Facts about Sami languages

There are 10 Sami languages throughout the Sami settlement area. In an international context, all Sami languages are characterized as endangered, severely endangered or almost extinct languages.

The Sami language areas traditionally span parts of Norway, Sweden, Finland and Russia. From the Kola Peninsula in the northeast, to Engerdal in southern Norway and Idre in southern Sweden. This area is called Sápmi in Sami language.

The most commonly used Sami languages in Norway today are North Sami, Lule Sami and South Sami. Pite Sami, Ume Sami and East Sami are in a vitalization phase in Norway.

Despite the stamp of extinction, the Sami languages ​​continue to exist. There is hope. There is a growing awareness among Sami about language and language choices, and more and more people are choosing to attend courses to take back the language that generations before them have lost. In areas where Sami has not been used for a generation or two, young adults are now taking Sami back and gently trying to pass it on to their children. A new generation of Sami speaking children is emerging.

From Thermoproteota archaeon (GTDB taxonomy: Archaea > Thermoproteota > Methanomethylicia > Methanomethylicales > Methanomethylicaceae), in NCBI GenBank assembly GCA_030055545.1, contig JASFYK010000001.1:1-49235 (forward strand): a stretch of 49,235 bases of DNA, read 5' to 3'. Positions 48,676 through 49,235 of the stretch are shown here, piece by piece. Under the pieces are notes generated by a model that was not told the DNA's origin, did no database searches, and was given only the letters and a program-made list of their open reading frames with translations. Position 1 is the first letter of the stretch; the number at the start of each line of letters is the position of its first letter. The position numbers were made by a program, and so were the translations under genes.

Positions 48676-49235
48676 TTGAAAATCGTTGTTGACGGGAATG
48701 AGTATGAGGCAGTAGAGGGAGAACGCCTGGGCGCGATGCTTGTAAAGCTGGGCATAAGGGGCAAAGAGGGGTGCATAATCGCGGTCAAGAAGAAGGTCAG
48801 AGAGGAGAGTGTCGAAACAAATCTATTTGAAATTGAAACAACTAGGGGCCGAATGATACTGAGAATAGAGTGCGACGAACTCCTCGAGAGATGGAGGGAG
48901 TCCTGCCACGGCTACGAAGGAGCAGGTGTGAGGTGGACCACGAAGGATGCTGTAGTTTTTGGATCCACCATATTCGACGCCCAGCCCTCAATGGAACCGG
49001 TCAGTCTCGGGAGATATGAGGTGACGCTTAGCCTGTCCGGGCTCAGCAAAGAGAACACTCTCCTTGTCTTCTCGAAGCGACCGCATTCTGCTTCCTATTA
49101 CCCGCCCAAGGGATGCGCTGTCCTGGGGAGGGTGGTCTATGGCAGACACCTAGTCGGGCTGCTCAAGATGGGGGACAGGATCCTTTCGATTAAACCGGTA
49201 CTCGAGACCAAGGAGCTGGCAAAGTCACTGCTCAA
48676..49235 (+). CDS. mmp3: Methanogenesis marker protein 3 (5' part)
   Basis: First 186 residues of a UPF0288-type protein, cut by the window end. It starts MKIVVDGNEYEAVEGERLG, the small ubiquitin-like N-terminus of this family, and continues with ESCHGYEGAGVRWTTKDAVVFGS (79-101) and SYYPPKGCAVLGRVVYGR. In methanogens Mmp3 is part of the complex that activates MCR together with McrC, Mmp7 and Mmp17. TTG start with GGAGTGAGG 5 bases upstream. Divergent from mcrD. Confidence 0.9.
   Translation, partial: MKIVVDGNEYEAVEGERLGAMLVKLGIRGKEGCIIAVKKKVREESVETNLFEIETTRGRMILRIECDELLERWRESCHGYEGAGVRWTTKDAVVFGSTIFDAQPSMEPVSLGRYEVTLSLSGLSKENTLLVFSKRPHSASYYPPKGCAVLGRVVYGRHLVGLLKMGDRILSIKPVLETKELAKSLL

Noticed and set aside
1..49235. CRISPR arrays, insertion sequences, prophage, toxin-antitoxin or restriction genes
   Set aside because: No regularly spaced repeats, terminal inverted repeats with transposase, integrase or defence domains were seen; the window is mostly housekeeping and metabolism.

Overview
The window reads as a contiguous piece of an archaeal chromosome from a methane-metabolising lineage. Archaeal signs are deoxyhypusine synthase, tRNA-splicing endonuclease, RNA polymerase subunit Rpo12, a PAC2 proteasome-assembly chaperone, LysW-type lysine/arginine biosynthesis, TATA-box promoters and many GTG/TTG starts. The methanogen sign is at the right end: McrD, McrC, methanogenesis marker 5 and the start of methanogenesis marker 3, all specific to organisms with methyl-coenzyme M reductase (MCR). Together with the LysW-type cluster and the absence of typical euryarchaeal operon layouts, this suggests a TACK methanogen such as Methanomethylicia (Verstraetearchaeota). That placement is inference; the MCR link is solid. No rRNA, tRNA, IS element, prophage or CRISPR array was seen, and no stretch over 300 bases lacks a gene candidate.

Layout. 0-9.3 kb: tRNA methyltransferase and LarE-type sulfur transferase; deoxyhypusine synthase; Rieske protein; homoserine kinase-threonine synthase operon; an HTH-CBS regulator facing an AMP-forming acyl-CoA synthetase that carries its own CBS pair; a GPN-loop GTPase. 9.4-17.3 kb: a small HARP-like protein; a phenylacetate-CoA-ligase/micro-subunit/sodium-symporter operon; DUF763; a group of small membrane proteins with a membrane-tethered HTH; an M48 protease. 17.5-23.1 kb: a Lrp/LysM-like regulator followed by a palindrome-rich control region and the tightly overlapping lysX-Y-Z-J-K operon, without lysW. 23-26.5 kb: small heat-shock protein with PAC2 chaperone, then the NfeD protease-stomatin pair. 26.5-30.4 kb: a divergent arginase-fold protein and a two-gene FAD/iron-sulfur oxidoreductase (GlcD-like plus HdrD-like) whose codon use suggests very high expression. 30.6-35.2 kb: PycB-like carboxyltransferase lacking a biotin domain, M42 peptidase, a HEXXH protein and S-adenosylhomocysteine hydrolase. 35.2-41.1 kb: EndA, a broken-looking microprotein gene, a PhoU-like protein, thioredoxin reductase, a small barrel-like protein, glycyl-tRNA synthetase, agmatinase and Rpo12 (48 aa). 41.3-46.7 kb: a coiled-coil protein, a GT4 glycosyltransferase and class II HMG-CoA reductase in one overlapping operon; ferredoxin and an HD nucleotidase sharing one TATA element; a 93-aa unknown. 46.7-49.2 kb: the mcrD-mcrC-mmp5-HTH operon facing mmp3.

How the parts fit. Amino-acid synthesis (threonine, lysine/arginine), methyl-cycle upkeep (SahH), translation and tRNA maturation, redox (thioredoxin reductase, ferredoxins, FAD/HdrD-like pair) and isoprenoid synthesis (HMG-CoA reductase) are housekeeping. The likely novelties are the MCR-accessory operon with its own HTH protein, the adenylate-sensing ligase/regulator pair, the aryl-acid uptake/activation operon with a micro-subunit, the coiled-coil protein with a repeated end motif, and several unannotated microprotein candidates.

Sami languages are protected by, among other things, ILO Convention 169, Norway’s Constitution, the Place Names Act, the Sámi Law’s language rule in Norway and through the Education Act.

Internationally, Sami languages are protected by, among other things, Nordic language declaration and European Charter for Regional and Minority Languages.

See more facts about Sami languages on the website of Store norske leksikon.